Several reasons. In the US, healthcare costs keep climbing, so the university has to keep covering its employee health plans. Generally, operational costs are on the increase, such as cost of gas for university vehicles, natural gas for heating buildings, and electricity costs. There's also the need to provide more buildings to deal with rising enrollments, and to hire more faculty to teach them. (This is the source of the growing number of adjuncts in higher ed. Universities can't afford to hire more full-time faculty, but they need bodies in classes. So, they hire what are, in effect, temps.) Universities also employ more than just professors -- such as front-line administrative staff, custodial staff, plant ops, etc. -- all of whom also ask for pay increases regularly and all of whom have guaranteed benefits packages that need to be funded. Finally, universities also need to pay for attracting important conferences and the like.

And, let's not forget that government funding is dwindling (or, at least, not being increased to keep pace with inflation), so tuition has to go up to cover that discrepancy.

undergroundman said...

Wrote up a big long response a few days ago, and then accidentally closed the window. :p

Yeah, I'm wondering about that. Should I do several posts instead?

I like that better personally. Do what feels best though.

What I'm saying is that the legal right tends to be interpreted very narrowly. As long as you're not actually being prevented from speaking (as removing your tongue would do, but cancelling your radio show would not), then it's allowed.

Cancelling a radio show on what basis? As far as I've heard it's fairly difficult to cancel someone's radio show for political reasons, or politically.

No. Most civil trials are heard by a judge. In the US system, you're only entitled to a jury trial for a civil matter if it involves a federal law. If it's a state matter, then it's basically just you and the judge.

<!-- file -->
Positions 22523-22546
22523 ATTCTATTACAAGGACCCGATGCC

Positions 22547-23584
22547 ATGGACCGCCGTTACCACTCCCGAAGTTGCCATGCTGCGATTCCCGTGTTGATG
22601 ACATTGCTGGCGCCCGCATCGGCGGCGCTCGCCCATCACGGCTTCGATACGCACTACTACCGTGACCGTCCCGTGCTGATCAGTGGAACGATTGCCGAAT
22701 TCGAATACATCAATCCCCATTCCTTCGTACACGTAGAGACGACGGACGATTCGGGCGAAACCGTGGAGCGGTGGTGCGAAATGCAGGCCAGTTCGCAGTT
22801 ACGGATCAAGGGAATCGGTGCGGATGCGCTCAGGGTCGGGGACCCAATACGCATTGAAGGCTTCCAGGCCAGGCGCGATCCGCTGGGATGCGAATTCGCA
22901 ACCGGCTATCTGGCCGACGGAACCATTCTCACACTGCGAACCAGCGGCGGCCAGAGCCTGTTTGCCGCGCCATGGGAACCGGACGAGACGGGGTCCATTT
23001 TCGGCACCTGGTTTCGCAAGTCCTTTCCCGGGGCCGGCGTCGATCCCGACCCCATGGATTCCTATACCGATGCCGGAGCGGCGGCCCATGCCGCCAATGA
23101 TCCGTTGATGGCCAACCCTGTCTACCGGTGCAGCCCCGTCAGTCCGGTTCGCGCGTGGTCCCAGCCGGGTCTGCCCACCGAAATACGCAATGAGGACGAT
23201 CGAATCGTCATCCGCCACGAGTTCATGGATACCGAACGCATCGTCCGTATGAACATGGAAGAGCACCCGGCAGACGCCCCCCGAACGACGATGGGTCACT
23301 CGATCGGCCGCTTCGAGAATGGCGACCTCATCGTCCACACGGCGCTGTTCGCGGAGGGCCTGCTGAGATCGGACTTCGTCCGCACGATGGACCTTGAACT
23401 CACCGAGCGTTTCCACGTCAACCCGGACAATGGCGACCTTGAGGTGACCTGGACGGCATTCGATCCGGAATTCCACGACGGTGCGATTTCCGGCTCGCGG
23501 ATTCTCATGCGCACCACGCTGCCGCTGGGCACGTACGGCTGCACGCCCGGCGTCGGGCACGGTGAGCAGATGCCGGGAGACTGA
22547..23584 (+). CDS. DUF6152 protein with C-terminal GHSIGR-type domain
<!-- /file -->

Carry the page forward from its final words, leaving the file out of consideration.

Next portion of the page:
I quoted the 7th Amendment in response: In suits at common law, where the value in controversy shall exceed twenty dollars, the right of trial by jury shall be preserved, and no fact tried by a jury, shall be otherwise reexamined in any court of the United States, than according to the rules of the common law.

I'm guessing you're right, though -- just seems unconstitutional to me.

Philosophers have zero public profile, so I think any appearance by one in a large public forum is automatically advantageous. He did come off a bit as an audience member rather than an active participant, but that may well be Jon's fault, too. He is -- as he admits -- a lousy interviewer, and he's not always able to engage his subjects.

I love Jon's interviewing style, and I think Jon wanted the man to speak up about the truth and what it is. Get into a little metaphysical bantering or something. Jon asked the man a basic question: "Why do we need to know more about truth?" And the guy couldn't respond. Jon had to push harder: "Is truth important?" Ridiculous. And then Jon mentioned objective truth. Lots of stuff to play with. So Harry started going into some sort of anthropology with "society can't survive without truth." Give me a fuckin' break. Societies have existed for eons without truth, and they will continue to do so.

Frankly, I think it's time legislators woke up and forced these companies to either purge the data or make better effors to protect it.

You would think so. Instead legislators are working to attack credit-card companies and the policies that people voluntarily enter into.

Then you get the problem of teaching to the test, which is no longer education.

Learning how to take the test well is underrated as an educational system IMO. I'd like to see science on it.

No, I'd think the best system is independent evaluation by a panel of recognized experts in education.

Have that panel watch? Or perhaps videotape the class in session and then have them review it? Or have the professor teach to a bunch of professors?

I'd bet most professors make less than most teachers. The difference, of course, is that professors can have guaranteed employment, which teachers never achieve.

Good point - but I doubt professors make less, and I'm pretty sure that teachers get pretty close to tenure after a few years.

You're right about university costs, I guess.

ADHR said...

Cancelling a radio show on what basis? As far as I've heard it's fairly difficult to cancel someone's radio show for political reasons, or politically.